In order to increase the electrostatic control of the gate over the channel, the oxide thickness is reduced. However, the reduced oxide thickness leads to more tunneling and thereby increases the leakage current between gate and channel and consequently increases the static power consumption of the device [47]. One of the solutions to mitigate this problem is to use multiple gates as discussed earlier. Using high-к dielectric instead of Si02 can also be a solution. However, the high- k dielectric results in increased interface defects. Another solution is gate-oxide stack [48]. In this technique, a thick layer of high-к oxide is sandwiched with a thin layer of Si02. The thin layer of high-к oxide results in increased oxide thickness, thereby reducing tunneling/leakage current while at the same time providing more

Different configurations of gate-all-around MOSFET structure, (a) Squareshaped GAAorquad gate MOSFET. (b) Rectangular-shaped GAA MOSFET. (c) Cylindricalshaped GAA MOSFET

FIGURE 5.5 Different configurations of gate-all-around MOSFET structure, (a) Squareshaped GAAorquad gate MOSFET. (b) Rectangular-shaped GAA MOSFET. (c) Cylindricalshaped GAA MOSFET.

electrostatic control of the gate over the channel. The gate-oxide stack in multigate MOSFETs enhances the immunity against short channel effects, increases ON/OFF current ratio, increases intrinsic DC gain (Av), cutoff frequency (fT), and maximum oscillation frequency (fMAX) [49,50]. The technique however needs an extra fabrication step which makes it bit costlier.

Gate Metal Work Function Engineering

In order to increase the mobility of carriers in nanoscale MOSFETs, the channel is either lightly doped or undoped [51]. The doping of the channel controls the threshold voltage of the MOSFET and immunity to short channel effects. However, if undoped channel is used, controlling the threshold voltage is not possible. In that case, the gate material will control the threshold voltage of the device. When using the traditional polysilicon as the gate material in nanoscale MOSFET, it forms a depletion region with the high-к dielectric, thereby increasing the effective oxide thickness [52]. This problem can be avoided by using highly doped polysilicon gates. However, the highly doped polysilicon gates lead to negative threshold voltage in n-channel MOSFETs and positive threshold voltage in p-channel MOSFETs. These effects make polysilicon unsuitable as gate material for nanoscale MOSFET, which can be avoided by using metal gates. Metal gates are compatible with high-к dielectrics and provide more carrier mobility in the channel by reducing the transverse electric field [53,54]. Besides, nowadays the work function of the metal gate can be tuned to adjust the threshold voltage [55,56]. It has also been demonstrated that using multiple materials with different work function in gate leads to the enhanced mobility of the carriers in the channel and provides a screening effect to suppress short channel effects.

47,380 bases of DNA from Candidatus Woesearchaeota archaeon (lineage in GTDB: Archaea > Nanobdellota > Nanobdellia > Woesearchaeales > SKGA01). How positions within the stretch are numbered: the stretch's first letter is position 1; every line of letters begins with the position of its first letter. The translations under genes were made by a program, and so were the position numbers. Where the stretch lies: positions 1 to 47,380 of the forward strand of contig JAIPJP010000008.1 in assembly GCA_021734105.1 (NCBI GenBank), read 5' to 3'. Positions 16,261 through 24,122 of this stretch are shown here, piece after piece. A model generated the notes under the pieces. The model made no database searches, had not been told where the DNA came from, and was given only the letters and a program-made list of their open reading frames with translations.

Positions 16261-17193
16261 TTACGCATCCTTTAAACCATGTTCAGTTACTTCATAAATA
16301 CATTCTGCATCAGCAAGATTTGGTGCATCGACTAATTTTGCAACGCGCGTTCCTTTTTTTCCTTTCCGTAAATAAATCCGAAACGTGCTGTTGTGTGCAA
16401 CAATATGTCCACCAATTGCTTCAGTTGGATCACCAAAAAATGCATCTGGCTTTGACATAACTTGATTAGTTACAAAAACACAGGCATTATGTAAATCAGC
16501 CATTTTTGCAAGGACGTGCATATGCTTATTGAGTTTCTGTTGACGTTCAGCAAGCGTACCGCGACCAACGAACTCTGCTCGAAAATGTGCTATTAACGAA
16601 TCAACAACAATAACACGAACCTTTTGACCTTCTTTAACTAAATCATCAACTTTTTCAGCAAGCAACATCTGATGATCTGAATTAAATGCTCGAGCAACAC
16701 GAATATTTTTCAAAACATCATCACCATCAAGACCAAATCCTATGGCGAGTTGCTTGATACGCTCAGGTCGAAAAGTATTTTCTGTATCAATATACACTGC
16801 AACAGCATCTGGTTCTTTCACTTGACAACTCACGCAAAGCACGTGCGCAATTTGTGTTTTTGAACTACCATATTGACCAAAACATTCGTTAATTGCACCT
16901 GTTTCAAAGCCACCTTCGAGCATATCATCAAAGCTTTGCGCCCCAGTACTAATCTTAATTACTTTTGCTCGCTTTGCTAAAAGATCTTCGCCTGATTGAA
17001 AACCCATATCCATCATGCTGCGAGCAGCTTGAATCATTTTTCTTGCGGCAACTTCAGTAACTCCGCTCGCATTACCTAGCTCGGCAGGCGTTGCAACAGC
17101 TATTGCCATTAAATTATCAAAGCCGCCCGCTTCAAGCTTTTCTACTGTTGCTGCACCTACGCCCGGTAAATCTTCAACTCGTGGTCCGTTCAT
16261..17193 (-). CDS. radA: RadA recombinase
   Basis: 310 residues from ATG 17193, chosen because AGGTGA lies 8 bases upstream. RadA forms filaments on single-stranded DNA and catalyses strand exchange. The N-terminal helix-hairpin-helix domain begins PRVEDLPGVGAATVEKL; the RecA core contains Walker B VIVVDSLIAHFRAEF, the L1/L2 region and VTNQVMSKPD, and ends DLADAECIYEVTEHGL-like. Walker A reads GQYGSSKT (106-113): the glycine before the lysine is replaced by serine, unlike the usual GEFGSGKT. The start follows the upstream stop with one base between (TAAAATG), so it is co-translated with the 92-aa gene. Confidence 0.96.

For example, if two metals of different work functions are used in gate with metal of higher work function placed on the source side and the metal with lower work function placed on the drain side, the mobility of the carriers in the channel enhances and a screening effect to suppress short channel effects is produced. This becomes possible due to the fact that using the work functions in the above manner results in higher threshold voltage towards source side and less threshold voltage towards drain side [57]. The same effect has been observed in multigate devices as well [58-63].

Channel Engineering

Traditionally, the doping of the channel is kept uniform and the whole channel is inverted by the gate potential. However, if the graded doping is considered instead of uniform doping, the region with less doping inverts first and thereby decreases the effective length of the device and hence increases the drive current of the device. For example, if the drain end of the channel is lightly doped or undoped and source side of the channel is heavily doped, the drain side of the channel will have lower threshold voltage and source side of the channel will have higher threshold voltage. As the gate potential is applied, the drain side of the channel becomes an extension of drain and thereby reduces the effective channel length and increases the drive current of the device. The low doping on the drain side also increases the mobility of carriers in the channel. Graded channel devices have improved punch-through and DIBL characteristics while at the same time enhancing the device reliability. Graded channel devices do not require complex fabrication processes and are fully compatible with mainstream CMOS technology [64,65].

Strained Layer

If a thin layer of a material is epitaxially grown on the thick substrate of the same material, no mismatch occurs and no dislocations are formed. However, if the lattice constant of the top thin layer is different from the substrate, the lattice constant of the top thin layer changes to match the thick substrate or the strain of the top layer takes place [66]. Depending upon whether the original lattice constant of the top thin layer was greater or less than the lattice constant of the substrate, compressive or tensile strain of the top layer takes place [67]. The maximum thickness (critical thickness) of the top strained layer depends on the difference in the original lattice constants of the top layer and substrate. If the thickness of top layer exceeds the critical thickness, strain is relieved and dislocations are formed. The strain leads to the change in energy levels and thereby energy gap. The strain usually lowers the effective mass of the holes and thereby increases the mobility of hole [68]. Therefore, strained layers are used in the channel of MOSFET to achieve higher mobility of carriers and higher drive current.